Iran Says President Donald Trump's Travel Ban is Racist Toward Muslims

Iranian President Hassan Rouhani takes part in a news conference near the United Nations General Assembly in the Manhattan borough of New York, U.S., September 22, 2016. Lucas Jackson/Reuters

Iran has branded a U.S. Supreme Court decision to reinstate President Donald Trump's travel ban racist toward Muslims as America gears up to implement the restrictions against travellers from six Muslim-majority nations.

"[It is] an indication of the decision of the leaders of that country to discriminate against Muslims," said Bahram Ghasemi, a spokesman for the Iranian foreign ministry Thursday, according to Iranian state TV.

The ban prevents citizens from Iran, Libya, Somalia, Sudan, Syria, and Yemen from getting a visa to enter the U.S. unless they have family in America, a job or an offer to attend university.

The State Department issued official instructions to staff in overseas embassies as well as border officers in the U.S. ahead of its implementation at 8 p.m. ET Thursday.

The U.S. Supreme Court decided Monday that the restrictions could begin ahead of its ruling on whether the ban itself is constitutional, which is expected later this year. Three of the court's conservative judges argued that it should be fully implemented.

The travel ban was brought in via an executive order Trump signed in March after an initial order in February was struck down by a federal judge in Hawaii, who argued that the president's rhetoric against Muslims was discriminatory and potentially unconstitutional. President Trump argues the ban is necessary for national security purposes.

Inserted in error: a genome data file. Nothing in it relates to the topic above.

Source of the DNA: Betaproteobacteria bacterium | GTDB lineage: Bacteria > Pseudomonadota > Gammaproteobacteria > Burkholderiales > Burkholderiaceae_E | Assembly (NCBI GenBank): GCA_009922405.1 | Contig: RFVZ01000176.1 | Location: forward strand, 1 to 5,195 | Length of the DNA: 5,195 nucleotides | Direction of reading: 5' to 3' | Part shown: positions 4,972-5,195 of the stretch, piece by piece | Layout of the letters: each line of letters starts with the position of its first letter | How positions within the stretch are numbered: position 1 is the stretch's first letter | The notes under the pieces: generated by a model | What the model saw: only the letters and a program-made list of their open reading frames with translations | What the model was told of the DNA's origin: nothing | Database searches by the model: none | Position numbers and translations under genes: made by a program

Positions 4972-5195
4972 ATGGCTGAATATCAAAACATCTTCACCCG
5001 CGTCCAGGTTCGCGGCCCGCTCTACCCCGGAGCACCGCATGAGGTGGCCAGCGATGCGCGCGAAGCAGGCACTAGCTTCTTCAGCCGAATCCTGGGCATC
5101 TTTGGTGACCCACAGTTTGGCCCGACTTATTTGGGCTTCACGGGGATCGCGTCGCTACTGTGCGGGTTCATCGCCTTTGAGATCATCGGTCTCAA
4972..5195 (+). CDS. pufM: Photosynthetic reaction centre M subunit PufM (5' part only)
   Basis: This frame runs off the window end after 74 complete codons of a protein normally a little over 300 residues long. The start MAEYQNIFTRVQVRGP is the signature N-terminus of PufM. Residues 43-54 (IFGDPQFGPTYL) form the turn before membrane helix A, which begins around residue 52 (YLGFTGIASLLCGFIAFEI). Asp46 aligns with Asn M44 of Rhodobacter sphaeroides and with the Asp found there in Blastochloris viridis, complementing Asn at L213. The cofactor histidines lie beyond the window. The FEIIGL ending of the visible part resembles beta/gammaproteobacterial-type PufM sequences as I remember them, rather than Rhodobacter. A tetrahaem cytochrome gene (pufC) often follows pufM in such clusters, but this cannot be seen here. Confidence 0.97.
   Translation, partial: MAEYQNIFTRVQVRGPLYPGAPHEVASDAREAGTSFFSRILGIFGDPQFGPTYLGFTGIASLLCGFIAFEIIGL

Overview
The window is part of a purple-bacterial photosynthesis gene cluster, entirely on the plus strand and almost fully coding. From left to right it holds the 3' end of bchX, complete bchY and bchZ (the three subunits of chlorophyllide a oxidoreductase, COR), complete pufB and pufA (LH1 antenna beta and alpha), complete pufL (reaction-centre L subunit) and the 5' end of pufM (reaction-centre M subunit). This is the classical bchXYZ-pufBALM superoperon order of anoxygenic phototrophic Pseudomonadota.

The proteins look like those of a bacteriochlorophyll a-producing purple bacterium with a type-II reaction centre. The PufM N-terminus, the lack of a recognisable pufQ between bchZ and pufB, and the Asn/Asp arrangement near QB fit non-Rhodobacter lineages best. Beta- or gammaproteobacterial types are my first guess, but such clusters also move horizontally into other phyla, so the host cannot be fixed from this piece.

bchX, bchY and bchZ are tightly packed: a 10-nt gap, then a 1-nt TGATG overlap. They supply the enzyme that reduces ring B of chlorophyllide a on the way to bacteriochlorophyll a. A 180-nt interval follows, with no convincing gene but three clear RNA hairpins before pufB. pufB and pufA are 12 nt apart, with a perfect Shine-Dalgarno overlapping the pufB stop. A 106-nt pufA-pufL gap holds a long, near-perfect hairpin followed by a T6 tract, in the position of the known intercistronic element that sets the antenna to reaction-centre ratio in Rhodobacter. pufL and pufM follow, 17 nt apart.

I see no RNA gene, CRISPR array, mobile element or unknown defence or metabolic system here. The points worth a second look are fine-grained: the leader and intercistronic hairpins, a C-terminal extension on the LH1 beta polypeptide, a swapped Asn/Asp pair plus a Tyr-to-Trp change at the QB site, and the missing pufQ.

Read more: Trump travel ban: judge rules review of U.S. refugee vetting to go ahead

But while Iran has spoken out, other countries affected by the travel ban have remained quiet.

An official at the Libyan consulate in London said they have "no information on that" when asked whether their government has a statement about the ban. Yemen's ambassador in London did not immediately return a request for comment.

After the Supreme Court decision Monday, an official in Yemen's Ministry of Expatriate Affairs, Ahmed al-Nasi, said his country believes the decision "will not help in confronting terrorism and extremism, but rather will increase feelings among the nationals of these countries that they are all being targeted."

Emirates, the largest of the Middle East's airlines, said on Thursday that its flights to the U.S. are continuing as normal. A spokesperson for the Dubai-based airline told the Associated Press that it "remains guided by the U.S. Customs and Border Protection on this matter." In April the airline scaled back the number of flights it flies to the U.S. because of decreasing demand.

"It's regrettable that the American government, because of their economic and commercial short-sightedness, have closed their eyes to the main perpetrators of terrorism in America," Iran's Ghasemi said.

"We always believed that the Muslim ban that President Trump imposed soon after assuming office had no basis in facts," said Iran's foreign minister Mohammad Javad Zarif told reporters during a trip to Germany.

The U.S. has labelled Iran one of the largest state supporters of terrorism internationally. On Wednesday Trump's National Security Adviser Lt. Gen. H.R. McMaster said that 80 percent of the Syrian regime's fighters are actually Iranian proxies.

The travel ban will halt people from these countries from travelling to the U.S. for 90 days while a review of the vetting procedures for refugees and migrants is undertaken.